A molecule that can easily and quickly show how much drug is in a patient's system has been invented by scientists. The molecule, now the basis of a start-up company, is expected to enable point-of-care therapeutic drug monitoring. "This system is a cheap, effective solution for customizing drug dosage in patients across a whole array of diseases," says one of the authors.

Quick getaway: How flies escape a looming predator

Posted: 08 Jun 2014 12:25 PM PDT

Every millisecond counts when a fruit fly is being hunted by a damselfly. Scientists find that fruit flies can deploy two escape behaviors, depending on circumstances. New research reveals how a quick-escape circuit in the fly's brain overrides the fly's slower, more controlled behavior when a threat becomes urgent.

Details of calcium 'safety-valve' in cells explained

Posted: 06 Jun 2014 03:54 PM PDT

The atomic level structure of a protein that regulates the level of calcium in cells has been detailed by scientists, providing clues about a key signaling agent that can trigger programmed cell death and potentially leading to new anticancer drug targets.

Hepatitis B screening now recommended for high risk individuals

Posted: 05 Jun 2014 04:07 PM PDT

A simple blood test can detect if a person is one of the two billion people worldwide infected with hepatitis B. And now experts recommend that all teens and adults who are high risk for hepatitis B get screened for the infection. "Many people with hepatitis B do not show any symptoms so they are not diagnosed which means they keep transmitting the disease to others," says a board certified hepatologist.

Silent mutations speak up: Multiple silent mutations greatly impact protein translation

Posted: 05 Jun 2014 04:07 PM PDT

Returning to research of years ago, biologists developed an assay to test effects of all possible silent mutations on protein translation. One-third of silent mutations caused a slow down--in some cases decreasing the speed of translation five-fold.

Unique way that catfish locate prey: 'Whiskers' detect slight changes in pH

Posted: 05 Jun 2014 03:36 PM PDT

Catfish are equipped with sensors that can locate prey by detecting slight changes in the water's pH level, researchers have discovered. The study was an offshoot of work initiated in 1984 when researchers began a collaborative investigation examining the physiology of the taste system of the Japanese sea catfish. While performing electrical recordings from the fish barbells, or "whiskers," he noticed that every so often some new sensory nerve fibers would respond at a much larger amplitude than the others.

Braking mechanisms in cellular signaling: New insight

Posted: 05 Jun 2014 12:57 PM PDT

Researchers studying a flowering plant has zeroed in on the way cells manage external signals about prevailing conditions, a capability that is essential for cells to survive in a fluctuating environment. The study focuses on the tiny mustard plant Arabidopsis, which is frequently used by scientists as an experimental model.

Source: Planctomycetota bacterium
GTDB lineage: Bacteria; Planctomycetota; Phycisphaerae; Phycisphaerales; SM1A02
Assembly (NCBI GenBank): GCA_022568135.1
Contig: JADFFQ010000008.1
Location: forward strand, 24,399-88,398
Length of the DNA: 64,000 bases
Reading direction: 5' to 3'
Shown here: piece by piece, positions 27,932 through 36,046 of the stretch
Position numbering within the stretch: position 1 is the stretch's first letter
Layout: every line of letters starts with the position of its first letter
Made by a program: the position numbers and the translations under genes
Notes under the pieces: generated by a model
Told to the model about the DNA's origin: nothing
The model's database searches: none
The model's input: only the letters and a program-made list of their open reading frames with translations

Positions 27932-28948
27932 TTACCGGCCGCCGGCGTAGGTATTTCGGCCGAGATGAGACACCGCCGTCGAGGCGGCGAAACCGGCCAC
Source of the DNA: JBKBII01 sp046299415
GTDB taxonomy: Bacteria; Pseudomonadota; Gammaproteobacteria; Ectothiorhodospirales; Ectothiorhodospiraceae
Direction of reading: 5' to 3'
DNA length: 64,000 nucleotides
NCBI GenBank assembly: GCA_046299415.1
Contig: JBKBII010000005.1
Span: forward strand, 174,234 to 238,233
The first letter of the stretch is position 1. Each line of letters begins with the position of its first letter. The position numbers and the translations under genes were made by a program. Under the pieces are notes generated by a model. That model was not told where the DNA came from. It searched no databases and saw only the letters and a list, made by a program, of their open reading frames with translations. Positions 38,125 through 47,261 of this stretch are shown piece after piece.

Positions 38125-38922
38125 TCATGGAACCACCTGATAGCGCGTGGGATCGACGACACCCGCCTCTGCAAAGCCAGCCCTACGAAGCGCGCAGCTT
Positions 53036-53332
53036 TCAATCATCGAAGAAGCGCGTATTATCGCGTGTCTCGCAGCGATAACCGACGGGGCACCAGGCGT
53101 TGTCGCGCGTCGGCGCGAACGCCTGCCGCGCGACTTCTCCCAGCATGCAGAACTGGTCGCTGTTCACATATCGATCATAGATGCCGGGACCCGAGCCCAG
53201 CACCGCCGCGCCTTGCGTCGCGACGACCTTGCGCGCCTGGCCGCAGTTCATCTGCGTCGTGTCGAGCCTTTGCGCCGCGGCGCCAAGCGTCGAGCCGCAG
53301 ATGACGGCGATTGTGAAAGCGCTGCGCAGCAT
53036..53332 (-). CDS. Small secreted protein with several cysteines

Controlling genetic material altered in cancer

Posted: 05 Jun 2014 11:17 AM PDT

When we speak of genetic material, we are usually referring to the DNA that we inherit from our parents. This DNA is the factory where is built a similar molecule called RNA which produces our proteins, such as hemoglobin or insulin, allowing the lives of our cells. But there is a special group called non-coding RNA that has a more enigmatic function.

Our own immune genes can cause cancer after viral infection

Posted: 05 Jun 2014 11:16 AM PDT

Mutations that cause cancer following HPV, human papillomavirus, infection are caused by a family of genes that normally protect against viral infections, finds new research. This raises the possibility of developing drugs that block the activity of these genes to prevent HPV-associated cancers from developing and reduce the ability of existing cancers to evolve resistance to treatments.

Immune system molecules may promote weight loss

Posted: 05 Jun 2014 11:15 AM PDT

The calorie-burning triggered by cold temperatures can be achieved biochemically -- without the chill -- raising hopes for a weight-loss strategy focused on the immune system rather than the brain, according to a new study. The study results are likely to further fuel the quest to identify new ways to pharmaceutically tame obesity by targeting how much energy we burn, not just how many calories we ingest.

Cellular traffic control system mapped for first time

Posted: 05 Jun 2014 11:02 AM PDT

Cells must transport nutrients and messenger cargos through its membrane and transport them within the cell at the correct time and place. This procedure is complex and is regulated with the help of specific genes. If disturbances in the transport mechanism arise, severe diseases, such as diabetes, cancer and diverse neurological pathologies, are the consequence.

Connection between oxygen, diabetes

Posted: 05 Jun 2014 11:00 AM PDT

The sequence of early cellular responses to a high-fat diet, one that can result in obesity-induced insulin resistance and diabetes, has been described by researchers for the first time, researchers. The findings also suggest potential molecular targets for preventing or reversing the process.

Veterinary researchers find paperless classrooms, use of tablet computers benefit students, faculty

Posted: 05 Jun 2014 11:00 AM PDT

Veterinary professors looked at the impact of tablet computers in the classroom. The college studied has been using paperless classrooms since 2007. While the tablet PCs provide several benefits, there can be a downside to their usage. The study identified digital distraction as the major negative experience with tablet PCs during class time.